Health and Safety Guide No. 52






    This is a companion volume to Environmental Health Criteria 39:
    Paraquat and Diquat

    Published by the World Health Organization for the International
    Programme on Chemical Safety (a collaborative programme of the United
    Nations Environment Programme, the International Labour Organisation,
    and the World Health Organization)

    This report contains the collective views of an international group of
    experts and does not necessarily represent the decisions or the stated
    policy of the United Nations Environment Programme, the International
    Labour Organisation, or the World Health Organization

    WHO Library Cataloguing in Publication Data

    Diquat : health and safety guide.

    (Health and safety guide ; no. 52)

    1. Diquat - standards  I. Series

    ISBN 92 4 151052 8          (NLM Classification: WA 240)
    ISSN 0259-7268

    (c) World Health Organization 1991

    Publications of the World Health Organization enjoy copyright
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    Universal Copyright Convention.  For rights of reproduction or
    translation of WHO publications, in part or  in toto, application
    should be made to the Office of Publications, World Health
    Organization, Geneva, Switzerland.  The World Health Organization
    welcomes such applications.

    The designations employed and the presentation of the material in this
    publication do not imply the expression of any opinion whatsoever on
    the part of the Secretariat of the World Health Organization
    concerning the legal status of any country, territory, city or area or
    of its authorities, or concerning the delimitation of its frontiers or

    The mention of specific companies or of certain manufacturers'
    products does not imply that they are endorsed or recommended by the
    World Health Organization in preference to others of a similar nature
    that are not mentioned.  Errors and omissions excepted, the names of
    proprietary products are distinguished by initial capital letters.



         1.1. Identity
         1.2. Physical and chemical properties
         1.3. Analytical methods
         1.4. Uses

         2.1. Environmental distribution and transformation
         2.2. Kinetics and metabolism
         2.3. Effects of experimental animals
         2.4. Effects on human beings
              2.4.1. Occupational exposure
              2.4.1. General population exposure and cases of poisoning
         2.5. Effects on the environment

         3.1. Conclusions
              3.1.1. General population exposure
              3.1.2. Occupational exposure
              3.1.3. Environment
         3.2. Recommendations
              3.2.1. Environment
              3.2.2. Prevention and treatment

         4.1. Main human health hazards, prevention and protection,
              first aid
              4.1.1. Advice to physicians
              4.1.2. Health surveillance advice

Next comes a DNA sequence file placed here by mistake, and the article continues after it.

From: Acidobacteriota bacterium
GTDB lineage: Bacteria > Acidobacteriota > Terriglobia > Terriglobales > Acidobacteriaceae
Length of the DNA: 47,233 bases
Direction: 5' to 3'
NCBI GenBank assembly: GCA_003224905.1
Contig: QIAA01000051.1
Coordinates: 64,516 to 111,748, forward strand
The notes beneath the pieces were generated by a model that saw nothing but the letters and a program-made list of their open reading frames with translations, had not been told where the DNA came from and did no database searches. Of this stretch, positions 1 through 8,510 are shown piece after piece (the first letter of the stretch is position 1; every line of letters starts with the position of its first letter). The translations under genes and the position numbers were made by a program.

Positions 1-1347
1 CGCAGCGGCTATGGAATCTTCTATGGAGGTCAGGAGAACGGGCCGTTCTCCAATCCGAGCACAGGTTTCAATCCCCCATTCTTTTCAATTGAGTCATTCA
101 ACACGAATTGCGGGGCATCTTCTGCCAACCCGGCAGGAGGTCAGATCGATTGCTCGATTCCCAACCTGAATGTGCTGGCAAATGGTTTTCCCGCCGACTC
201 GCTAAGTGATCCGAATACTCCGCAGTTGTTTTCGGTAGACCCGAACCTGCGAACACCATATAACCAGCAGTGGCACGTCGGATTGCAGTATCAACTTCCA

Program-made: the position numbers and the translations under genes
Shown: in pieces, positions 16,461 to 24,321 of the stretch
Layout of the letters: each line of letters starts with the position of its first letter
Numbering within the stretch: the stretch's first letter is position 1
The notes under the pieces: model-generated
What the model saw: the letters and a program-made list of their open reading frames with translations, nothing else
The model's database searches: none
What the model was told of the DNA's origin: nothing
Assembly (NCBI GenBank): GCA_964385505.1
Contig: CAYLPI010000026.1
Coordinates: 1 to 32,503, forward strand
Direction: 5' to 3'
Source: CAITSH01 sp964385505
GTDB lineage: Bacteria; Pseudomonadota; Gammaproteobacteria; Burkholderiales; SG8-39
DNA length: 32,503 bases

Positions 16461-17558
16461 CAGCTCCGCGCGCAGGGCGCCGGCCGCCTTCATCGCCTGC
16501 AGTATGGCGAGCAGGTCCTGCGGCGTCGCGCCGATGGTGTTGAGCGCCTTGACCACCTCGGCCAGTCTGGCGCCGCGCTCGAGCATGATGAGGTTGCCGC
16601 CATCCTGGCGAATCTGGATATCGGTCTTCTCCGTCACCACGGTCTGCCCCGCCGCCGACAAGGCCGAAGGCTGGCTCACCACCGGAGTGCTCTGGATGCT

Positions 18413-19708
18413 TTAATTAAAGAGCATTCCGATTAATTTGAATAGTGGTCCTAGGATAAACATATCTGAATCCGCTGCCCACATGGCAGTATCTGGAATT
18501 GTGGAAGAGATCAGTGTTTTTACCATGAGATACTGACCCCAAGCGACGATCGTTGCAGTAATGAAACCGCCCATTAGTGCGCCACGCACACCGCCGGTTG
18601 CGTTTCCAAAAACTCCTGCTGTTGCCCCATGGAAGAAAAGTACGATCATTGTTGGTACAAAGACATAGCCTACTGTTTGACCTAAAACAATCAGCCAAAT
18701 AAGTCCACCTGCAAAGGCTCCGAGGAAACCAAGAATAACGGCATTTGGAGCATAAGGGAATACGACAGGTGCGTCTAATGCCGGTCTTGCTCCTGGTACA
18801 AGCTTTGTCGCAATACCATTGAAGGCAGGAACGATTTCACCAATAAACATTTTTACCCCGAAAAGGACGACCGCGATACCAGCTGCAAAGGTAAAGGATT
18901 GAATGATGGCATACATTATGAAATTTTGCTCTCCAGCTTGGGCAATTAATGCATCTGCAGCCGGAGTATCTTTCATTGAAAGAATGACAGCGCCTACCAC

4.1.3. Personal protection and hygienic measures
         4.2. Explosion and fire hazards
         4.3. Storage
         4.4. Transport
              4.4.1. Accident procedures
         4.5. Spillage and disposal
              4.5.1. Spillage
              4.5.2. Disposal



         7.1. Previous evaluations by international bodies
         7.2. Exposure limit values
         7.3. Specific restrictions
         7.4. Labelling, packaging, and transport
         7.5. Waste disposal



    The Environmental Health Criteria (EHC) documents produced by the
    International Programme on Chemical Safety include an assessment of
    the effects on the environment and on human health of exposure to a
    chemical or combination of chemicals, or physical or biological
    agents.  They also provide guidelines for setting exposure limits.

    The purpose of a Health and Safety Guide is to facilitate the
    application of these guidelines in national chemical safety
    programmes. The first three sections of a Health and Safety Guide
    highlight the relevant technical information in the corresponding EHC. 
    Section 4 includes advice on preventive and protective measures and
    emergency action; health workers should be thoroughly  familiar with
    the medical information to ensure that they can act efficiently in an
    emergency.  Within the Guide is a Summary of Chemical Safety
    Information which should be readily available, and should be clearly
    explained, to all who could come into contact with the chemical.  The
    section on regulatory information has been extracted from the legal
    file of the International Register of Potentially Toxic Chemicals
    (IRPTC) and from other United Nations sources.

    The target readership includes occupational health services, those in
    ministries, governmental agencies, industry, and trade unions who are
    involved in the safe use of chemicals and the avoidance of
    environmental health hazards, and those wanting more information on
    this topic.  An attempt has been made to use only terms that will be
    familiar to the intended user.  However, sections 1 and 2 inevitably